In response, he installed controllers in each room that properly adjusted CO2 levels, humidity, temperature and lighting. Since the implementation of the system they have not had to deal with pests or fungi such as powdery mildew. Some materials handling systems may involve greater capital investment, but they are worth it because they present great opportunities for the cannabis industry.

Perhaps one of the reasons why some growers are hesitant about automation is their belief that the technology will steal people’s jobs rather than complement their work. But for R. Greenleaf Organics this has not been the case: science has helped employees to focus on other activities. “We can put all our energy into growing cannabis and spend less time worrying about environmental conditions,” explains White.

Protecting your plants

The larger the scale of a crop, the less free it is from intruders. To bet on a more solid protection, farms are using service robots like Hardcar Security. The company says these machines are not designed to replace security guards, but to help them detect intruders so they can call the authorities. Its CEO, Todd Kleperis, has said that at the moment they are not equipped with any kind of weapons, but that there are plans to add the pepper spray function in the future.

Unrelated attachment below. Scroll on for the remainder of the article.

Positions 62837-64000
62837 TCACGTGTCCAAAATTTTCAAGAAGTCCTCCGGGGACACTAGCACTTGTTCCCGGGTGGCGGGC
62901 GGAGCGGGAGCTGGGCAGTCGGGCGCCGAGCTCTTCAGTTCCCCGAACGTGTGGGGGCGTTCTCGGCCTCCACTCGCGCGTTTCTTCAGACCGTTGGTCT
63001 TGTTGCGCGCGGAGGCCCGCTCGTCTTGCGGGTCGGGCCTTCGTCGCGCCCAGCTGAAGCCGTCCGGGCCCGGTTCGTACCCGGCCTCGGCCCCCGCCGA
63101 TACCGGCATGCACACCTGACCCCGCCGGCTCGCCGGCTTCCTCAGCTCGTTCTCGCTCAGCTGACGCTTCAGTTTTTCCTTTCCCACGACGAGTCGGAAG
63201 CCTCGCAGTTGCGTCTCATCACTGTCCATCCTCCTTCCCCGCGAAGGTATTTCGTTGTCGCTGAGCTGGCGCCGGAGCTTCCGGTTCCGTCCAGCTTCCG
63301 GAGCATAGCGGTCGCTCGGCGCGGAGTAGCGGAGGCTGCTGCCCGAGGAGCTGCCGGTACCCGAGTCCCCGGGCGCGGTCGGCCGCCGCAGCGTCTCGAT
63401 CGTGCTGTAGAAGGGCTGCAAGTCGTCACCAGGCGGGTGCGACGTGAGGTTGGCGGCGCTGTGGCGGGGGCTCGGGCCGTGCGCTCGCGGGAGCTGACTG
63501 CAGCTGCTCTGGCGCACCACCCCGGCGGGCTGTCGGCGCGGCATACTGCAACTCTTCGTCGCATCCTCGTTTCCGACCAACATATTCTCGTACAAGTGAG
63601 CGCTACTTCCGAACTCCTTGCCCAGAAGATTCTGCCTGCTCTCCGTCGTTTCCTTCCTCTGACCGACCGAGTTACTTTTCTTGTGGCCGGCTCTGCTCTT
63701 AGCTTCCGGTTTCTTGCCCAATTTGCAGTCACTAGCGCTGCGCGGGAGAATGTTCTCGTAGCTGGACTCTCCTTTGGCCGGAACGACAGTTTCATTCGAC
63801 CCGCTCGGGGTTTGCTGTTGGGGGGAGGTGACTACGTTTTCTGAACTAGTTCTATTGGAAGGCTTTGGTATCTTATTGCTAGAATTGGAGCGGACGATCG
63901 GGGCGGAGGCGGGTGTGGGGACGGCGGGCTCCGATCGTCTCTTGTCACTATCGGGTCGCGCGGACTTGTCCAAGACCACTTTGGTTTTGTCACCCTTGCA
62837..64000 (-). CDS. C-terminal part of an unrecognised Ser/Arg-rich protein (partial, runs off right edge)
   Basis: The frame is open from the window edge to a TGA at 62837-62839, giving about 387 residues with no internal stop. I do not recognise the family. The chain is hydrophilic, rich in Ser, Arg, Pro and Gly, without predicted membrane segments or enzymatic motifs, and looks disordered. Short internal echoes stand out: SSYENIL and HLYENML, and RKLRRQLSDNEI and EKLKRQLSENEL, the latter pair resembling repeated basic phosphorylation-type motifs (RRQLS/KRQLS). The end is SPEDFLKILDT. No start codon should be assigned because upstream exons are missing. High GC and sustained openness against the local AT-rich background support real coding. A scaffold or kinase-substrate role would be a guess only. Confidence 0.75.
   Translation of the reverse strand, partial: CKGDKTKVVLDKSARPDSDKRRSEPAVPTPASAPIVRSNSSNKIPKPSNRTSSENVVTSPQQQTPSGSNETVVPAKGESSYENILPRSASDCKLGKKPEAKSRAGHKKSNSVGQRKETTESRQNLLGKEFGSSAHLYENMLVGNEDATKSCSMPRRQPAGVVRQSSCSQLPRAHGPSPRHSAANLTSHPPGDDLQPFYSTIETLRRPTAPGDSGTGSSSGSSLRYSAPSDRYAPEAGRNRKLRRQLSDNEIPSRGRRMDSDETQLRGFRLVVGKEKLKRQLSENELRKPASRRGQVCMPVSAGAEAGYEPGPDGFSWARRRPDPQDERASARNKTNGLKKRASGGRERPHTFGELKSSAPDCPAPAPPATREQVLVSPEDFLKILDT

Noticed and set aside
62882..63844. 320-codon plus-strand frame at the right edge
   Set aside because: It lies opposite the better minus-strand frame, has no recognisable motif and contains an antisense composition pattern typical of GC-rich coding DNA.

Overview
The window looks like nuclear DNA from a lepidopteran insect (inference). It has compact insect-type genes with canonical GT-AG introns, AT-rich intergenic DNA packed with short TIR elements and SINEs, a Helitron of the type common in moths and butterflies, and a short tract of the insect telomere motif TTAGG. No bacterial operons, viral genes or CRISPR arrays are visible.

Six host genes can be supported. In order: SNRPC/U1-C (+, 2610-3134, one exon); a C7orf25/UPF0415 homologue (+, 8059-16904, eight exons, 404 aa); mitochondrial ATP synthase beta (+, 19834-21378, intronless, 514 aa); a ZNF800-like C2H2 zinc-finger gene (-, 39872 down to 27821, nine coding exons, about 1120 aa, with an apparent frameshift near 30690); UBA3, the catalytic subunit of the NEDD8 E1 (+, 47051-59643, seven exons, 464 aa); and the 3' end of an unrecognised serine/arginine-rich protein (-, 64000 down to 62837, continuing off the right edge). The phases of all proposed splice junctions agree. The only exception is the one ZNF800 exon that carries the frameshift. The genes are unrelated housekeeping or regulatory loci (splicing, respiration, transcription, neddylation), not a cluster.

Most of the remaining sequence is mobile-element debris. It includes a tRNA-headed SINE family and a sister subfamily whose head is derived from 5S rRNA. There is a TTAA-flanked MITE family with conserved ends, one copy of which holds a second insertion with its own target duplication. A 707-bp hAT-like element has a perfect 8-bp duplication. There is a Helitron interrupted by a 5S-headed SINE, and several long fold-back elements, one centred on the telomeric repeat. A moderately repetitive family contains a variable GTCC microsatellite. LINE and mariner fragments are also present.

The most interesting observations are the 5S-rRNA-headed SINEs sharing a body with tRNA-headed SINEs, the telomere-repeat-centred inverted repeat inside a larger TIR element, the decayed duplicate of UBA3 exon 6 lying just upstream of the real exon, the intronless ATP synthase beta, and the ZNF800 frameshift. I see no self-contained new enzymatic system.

Automatic pruning

For its part, Bloom Automation has developed robots that use special cameras to peek at sheets that need to be removed. The best thing is that they can cut them themselves in as little as four minutes, as long as they do not exceed 45 centimetres. “We’re not taking anyone’s job away, but improving efficiency,” said Jon Gowa, the founder and CEO. The product will be available on the market by the end of 2017.